Body mass index, dose to organs at risk during vaginal brachytherapy, and the role of three-dimensional CT-based treatment planning
Purpose: To assess the effect of body mass index (BMI) on dose to organs at risk (OARs) during high-dose-rate vaginal brachytherapy and evaluate the role of three-dimensional dose evaluation during treatment planning. Methods and Materials: Three-dimensional dosimetric data for rectum, bladder, sigmoid colon, and small bowel for 125 high-dose-rate vaginal brachytherapy fractions were analyzed. Dose-volume histograms were generated for D0.1 cc and D2 cc of each OAR. Contributing factors including the use of urinary catheter and cylinder size were also recorded. As different dose fractionations were used, the OAR doses were tabulated as a percent dose prescribed to 0.5cm. All patients were treated to 4cm of the vaginal length. Results: Median BMI in this cohort was 31.7kg/m2. The BMI values had a weak inverse correlation with D0.1 cc to sigmoid colon (rs=-0.18, p=0.047) and D0.1 cc to bladder (rs=-0.19, p=0.038). There was a strong inverse correlation of D2 cc and increasing BMI (rs=-0.64, p=0.003). The median D2 cc was 25.1% for BMI higher than 31 and 61.9% for BMI of 31 or lower. For D0.1 cc, there was also a strong inverse correlation with increasing BMI (rs=-0.57, p<0.001). Median D1 cc was 33.5% for BMI >31 and 84.4% for BMI ≤ 31. On multivariate analysis higherBMI remained a significant predictor of lower small bowel D2 cc (p<0.001) and D0.1 cc (p<0.001). Conclusions: Women with a lower BMI receive higher doses to the bladder and small bowel compared with those with a higher BMI. Three-dimensional dose evaluation should be considered in patients with low BMI, particularly when combined with external beam radiation. © 2014 American Brachytherapy Society.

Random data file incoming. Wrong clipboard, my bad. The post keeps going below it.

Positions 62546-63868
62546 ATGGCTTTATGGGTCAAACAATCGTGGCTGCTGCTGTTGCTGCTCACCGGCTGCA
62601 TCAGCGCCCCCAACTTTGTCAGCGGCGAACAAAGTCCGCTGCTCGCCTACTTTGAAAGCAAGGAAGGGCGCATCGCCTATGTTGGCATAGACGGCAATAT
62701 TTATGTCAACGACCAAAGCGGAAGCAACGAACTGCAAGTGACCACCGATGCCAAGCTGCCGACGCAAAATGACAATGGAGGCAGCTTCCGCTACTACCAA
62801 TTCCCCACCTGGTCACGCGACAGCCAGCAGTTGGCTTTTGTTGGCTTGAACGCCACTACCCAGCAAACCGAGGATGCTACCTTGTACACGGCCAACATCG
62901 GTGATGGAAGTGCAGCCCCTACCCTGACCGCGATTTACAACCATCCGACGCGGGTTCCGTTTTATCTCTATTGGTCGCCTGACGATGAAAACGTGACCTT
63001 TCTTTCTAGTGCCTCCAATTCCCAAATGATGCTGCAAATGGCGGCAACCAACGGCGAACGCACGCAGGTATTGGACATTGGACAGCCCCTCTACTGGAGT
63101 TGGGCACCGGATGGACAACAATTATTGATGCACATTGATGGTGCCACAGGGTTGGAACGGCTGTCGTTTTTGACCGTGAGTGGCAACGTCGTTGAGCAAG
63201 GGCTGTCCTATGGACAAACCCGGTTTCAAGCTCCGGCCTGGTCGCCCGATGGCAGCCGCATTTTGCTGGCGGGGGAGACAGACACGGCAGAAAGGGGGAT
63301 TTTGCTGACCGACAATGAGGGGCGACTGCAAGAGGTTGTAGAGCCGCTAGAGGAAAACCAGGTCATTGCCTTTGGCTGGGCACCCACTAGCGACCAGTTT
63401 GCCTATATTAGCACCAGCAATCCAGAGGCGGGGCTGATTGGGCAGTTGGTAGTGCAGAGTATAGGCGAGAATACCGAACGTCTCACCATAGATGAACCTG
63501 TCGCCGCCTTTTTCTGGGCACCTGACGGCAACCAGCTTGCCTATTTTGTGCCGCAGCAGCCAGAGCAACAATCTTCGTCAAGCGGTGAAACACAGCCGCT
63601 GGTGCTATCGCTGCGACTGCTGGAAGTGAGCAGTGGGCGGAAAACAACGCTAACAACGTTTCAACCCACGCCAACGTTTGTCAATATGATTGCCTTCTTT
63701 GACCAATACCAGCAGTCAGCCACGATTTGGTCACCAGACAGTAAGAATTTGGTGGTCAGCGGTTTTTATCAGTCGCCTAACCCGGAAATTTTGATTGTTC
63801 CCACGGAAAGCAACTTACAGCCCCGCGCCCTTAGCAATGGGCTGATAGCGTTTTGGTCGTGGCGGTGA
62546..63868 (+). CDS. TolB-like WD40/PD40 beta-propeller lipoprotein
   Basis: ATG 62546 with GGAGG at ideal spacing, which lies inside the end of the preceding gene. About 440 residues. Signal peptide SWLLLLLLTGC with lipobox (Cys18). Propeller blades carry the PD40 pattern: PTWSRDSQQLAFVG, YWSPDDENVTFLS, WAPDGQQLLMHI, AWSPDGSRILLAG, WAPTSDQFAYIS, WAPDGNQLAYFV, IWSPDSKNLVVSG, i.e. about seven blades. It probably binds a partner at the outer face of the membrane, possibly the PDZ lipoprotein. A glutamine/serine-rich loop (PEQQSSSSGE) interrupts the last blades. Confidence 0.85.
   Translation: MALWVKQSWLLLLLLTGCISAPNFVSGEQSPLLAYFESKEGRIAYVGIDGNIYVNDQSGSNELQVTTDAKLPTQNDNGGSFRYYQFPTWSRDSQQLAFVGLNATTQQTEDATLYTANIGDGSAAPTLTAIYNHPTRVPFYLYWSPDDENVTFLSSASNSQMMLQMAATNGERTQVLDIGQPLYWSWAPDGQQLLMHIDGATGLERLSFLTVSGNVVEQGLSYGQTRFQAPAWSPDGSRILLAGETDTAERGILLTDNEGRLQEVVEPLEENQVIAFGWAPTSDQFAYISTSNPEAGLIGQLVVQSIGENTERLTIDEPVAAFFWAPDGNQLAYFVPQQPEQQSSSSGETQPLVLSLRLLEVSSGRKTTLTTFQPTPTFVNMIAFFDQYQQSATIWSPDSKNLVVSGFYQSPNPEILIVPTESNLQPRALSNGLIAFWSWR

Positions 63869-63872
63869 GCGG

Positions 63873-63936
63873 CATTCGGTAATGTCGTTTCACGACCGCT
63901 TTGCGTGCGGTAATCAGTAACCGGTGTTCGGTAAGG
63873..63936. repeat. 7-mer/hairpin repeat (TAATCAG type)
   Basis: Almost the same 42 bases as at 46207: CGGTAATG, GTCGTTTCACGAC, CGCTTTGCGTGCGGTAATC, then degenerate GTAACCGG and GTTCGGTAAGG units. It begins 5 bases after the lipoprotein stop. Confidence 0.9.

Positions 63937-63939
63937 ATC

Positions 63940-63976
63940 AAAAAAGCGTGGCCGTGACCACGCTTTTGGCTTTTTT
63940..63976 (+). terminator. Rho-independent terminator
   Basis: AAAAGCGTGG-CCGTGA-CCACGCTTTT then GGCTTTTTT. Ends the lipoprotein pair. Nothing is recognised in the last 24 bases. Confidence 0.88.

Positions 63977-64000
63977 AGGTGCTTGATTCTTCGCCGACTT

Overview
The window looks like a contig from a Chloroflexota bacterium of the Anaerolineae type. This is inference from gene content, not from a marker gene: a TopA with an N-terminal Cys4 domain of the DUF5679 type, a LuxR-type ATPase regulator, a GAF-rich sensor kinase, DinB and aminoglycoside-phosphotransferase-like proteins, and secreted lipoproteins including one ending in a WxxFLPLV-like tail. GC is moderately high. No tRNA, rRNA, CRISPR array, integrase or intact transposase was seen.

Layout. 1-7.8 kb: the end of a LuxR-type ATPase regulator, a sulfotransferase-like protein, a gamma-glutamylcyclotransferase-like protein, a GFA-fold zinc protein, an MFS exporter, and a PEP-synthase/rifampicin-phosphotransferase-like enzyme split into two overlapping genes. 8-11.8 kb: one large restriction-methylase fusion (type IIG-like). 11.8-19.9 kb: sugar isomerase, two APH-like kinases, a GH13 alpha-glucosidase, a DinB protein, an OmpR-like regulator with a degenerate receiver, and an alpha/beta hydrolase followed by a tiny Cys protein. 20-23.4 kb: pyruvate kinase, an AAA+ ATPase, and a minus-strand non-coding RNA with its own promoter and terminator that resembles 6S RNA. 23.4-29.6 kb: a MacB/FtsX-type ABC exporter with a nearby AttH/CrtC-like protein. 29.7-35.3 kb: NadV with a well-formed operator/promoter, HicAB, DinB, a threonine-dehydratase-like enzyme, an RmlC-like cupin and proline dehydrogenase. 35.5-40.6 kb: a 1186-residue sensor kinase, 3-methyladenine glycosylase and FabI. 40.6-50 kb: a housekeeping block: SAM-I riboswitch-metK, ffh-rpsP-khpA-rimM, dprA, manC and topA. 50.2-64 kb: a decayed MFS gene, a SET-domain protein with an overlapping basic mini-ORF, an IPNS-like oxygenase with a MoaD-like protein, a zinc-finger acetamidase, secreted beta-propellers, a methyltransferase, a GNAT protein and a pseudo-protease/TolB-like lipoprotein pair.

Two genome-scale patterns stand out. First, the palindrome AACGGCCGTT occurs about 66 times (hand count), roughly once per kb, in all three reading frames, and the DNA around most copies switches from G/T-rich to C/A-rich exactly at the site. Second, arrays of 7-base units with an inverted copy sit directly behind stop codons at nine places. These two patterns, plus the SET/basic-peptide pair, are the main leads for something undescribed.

Boyle, JM; Craciunescu, O; Steffey, B; Cai, J; Chino, J
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